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Cambridge invasion: Report

From: Miq <>
Subject: [F] The Cloggie invasion of Cambridge - 24/3/01
Date: Mon, 2 Apr 2001 19:09:31 +0100
Message-ID: <>

Hey, what's going on here?  There were more than 40 people at the
Cambridge afpmeet last weekend, and over a week later there's not been a
sniff of a hint of a mention of it on afp.  Have reports gone out of
fashion now?

Prompted, prodded and goaded by Well-Meaning Friends, I went.  After
some deliberation, I decided to go by train, which meant walking to the
station through the gentle but cold drizzle.

Sat on the platform waiting, watching the ever-changing digital display
of When The Next Train Is Going To Get Here - the expected time seemed
to be retreating at about one minute every two minutes.  It took some
careful mental arithmetic to work out that the train that was supposed
to be there at 6:45 should turn up before the one timetabled for 6:55.
Then there was more diversion trying to work out whether the two clocks
I could see were more or less than two seconds out of sync.

Who says public transport can't be fun?

On arriving in Cambridge, I walked down the road from the station, past
the taxi rank and the bus stop, past the statue of the soldier with the
bowling ball, down the main road into town.  One of the churches I
passed was hosting a crowd of campanologists, with deafening effect.  I
passed shops and colleges and churches and shops and libraries and
restaurants and shops, through town, across the river and out the other
side.  (Memo to self: *could* they find a pub that was further from the
station?  Exercise is good for me.)

On entering the pub, I looked around for a bunch of afpers.  There was a
small but suspicious crowd sitting in a corner, and I was just peering t
see if I recognised any of them when my glasses steamed up.  In some
confusion, and to save myself from embarrassment, I retreated to the
gents to clear my vision.  When I came out, there were afpers by the

This was just as well, 'cos it turned out that the main mob was
upstairs.  Without that hint, I could have been thoroughly embarrassed
and wasted a long time peering at strangers downstairs...

As it was, instead I spent that long time getting served.  The bar
wasn't even crowded, and there were three people behind it, but it was
still an agonising process trying to get a pint out of them.  It had
never really struck me before how much there is to be said for employing
fully trained bar staff, rather than a few students.  I could have mixed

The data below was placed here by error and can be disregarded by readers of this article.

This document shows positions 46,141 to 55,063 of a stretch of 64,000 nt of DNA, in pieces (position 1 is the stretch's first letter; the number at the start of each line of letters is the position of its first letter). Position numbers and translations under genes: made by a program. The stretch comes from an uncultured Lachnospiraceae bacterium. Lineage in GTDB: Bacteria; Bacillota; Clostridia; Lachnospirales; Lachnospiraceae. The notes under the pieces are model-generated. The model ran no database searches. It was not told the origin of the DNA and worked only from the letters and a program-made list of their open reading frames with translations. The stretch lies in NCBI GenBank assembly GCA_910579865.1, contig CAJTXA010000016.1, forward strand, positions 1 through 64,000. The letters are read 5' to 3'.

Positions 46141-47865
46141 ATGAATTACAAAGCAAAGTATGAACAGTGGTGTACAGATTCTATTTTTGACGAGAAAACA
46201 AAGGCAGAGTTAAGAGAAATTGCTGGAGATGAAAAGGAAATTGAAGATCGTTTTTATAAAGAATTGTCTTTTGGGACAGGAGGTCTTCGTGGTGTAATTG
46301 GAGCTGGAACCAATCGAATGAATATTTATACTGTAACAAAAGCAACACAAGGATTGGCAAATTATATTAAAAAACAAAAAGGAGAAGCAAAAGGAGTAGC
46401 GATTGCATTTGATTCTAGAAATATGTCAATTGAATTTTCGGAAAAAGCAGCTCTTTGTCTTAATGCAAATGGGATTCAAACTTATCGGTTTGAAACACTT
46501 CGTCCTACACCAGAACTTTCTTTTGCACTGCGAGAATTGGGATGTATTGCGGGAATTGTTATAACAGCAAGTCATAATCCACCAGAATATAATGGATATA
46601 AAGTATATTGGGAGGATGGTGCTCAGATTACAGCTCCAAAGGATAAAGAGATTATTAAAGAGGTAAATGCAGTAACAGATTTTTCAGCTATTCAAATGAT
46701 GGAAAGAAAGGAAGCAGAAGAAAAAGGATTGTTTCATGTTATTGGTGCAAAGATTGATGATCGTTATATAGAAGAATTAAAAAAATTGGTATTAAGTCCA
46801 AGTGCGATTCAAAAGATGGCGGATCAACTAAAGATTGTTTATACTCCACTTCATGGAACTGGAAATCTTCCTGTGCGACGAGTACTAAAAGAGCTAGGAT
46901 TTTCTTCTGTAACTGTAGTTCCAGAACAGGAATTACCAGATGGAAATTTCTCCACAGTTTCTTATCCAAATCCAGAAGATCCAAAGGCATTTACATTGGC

a whole round of Slow Comfortable Double-Entendres in the time it took
me to get a simple pint.  I had time to read the menu, watch the CCTV of
the afpers upstairs and admire the variety of beers on offer.

When I finally got the drink, however, things improved.  Upstairs there
were a phenomenal number of afpers, some of whom I recognised.  Even
more encouragingly, some of them recognised me and started to berate me.
This is always a good sign.  It shows that they care.

Various people told me to sign up for the Convention.  (There seemed to
be a general assumption that I *would* go to the convention.  Nobody
*asked* me this; they *told* me.)  Even the normally-easygoing "& Co."
gave me a hard time about this, and about being a Gentleman of Leisure.

I don't really know who was there - though someone, somewhere has a list
- so I'll just mention those I remember speaking to.  They included
Brett and Kincaid, who kindly told me where to find the others; & and
Co., though Ponder was tied up by his girlfriend; Megamole, Melusine
(who showed off her geek toys, in a doomed attempt to make me jealous),
Vic (who most definitely *wasn't* passing through Embankment Gardens ten
days earlier), Tamara, Martin, Susan, Patrick and Kimberley.  I
introduced my new tiger (tiger!) and offered imported chocolate-covered
coffee beans, which were received with varying degrees of suspicion.

Martin gave me an *enormous* pile of books, which is undoubtedly one of
the most wonderful gifts I've ever received at a meet.  I gave him a

I left fairly early, mostly because I'd run out of money.  It's an
occupational hazard of being poor.  The return trip was notable mainly
for its coldness; to pass the time, I read an essay on euthanasia.


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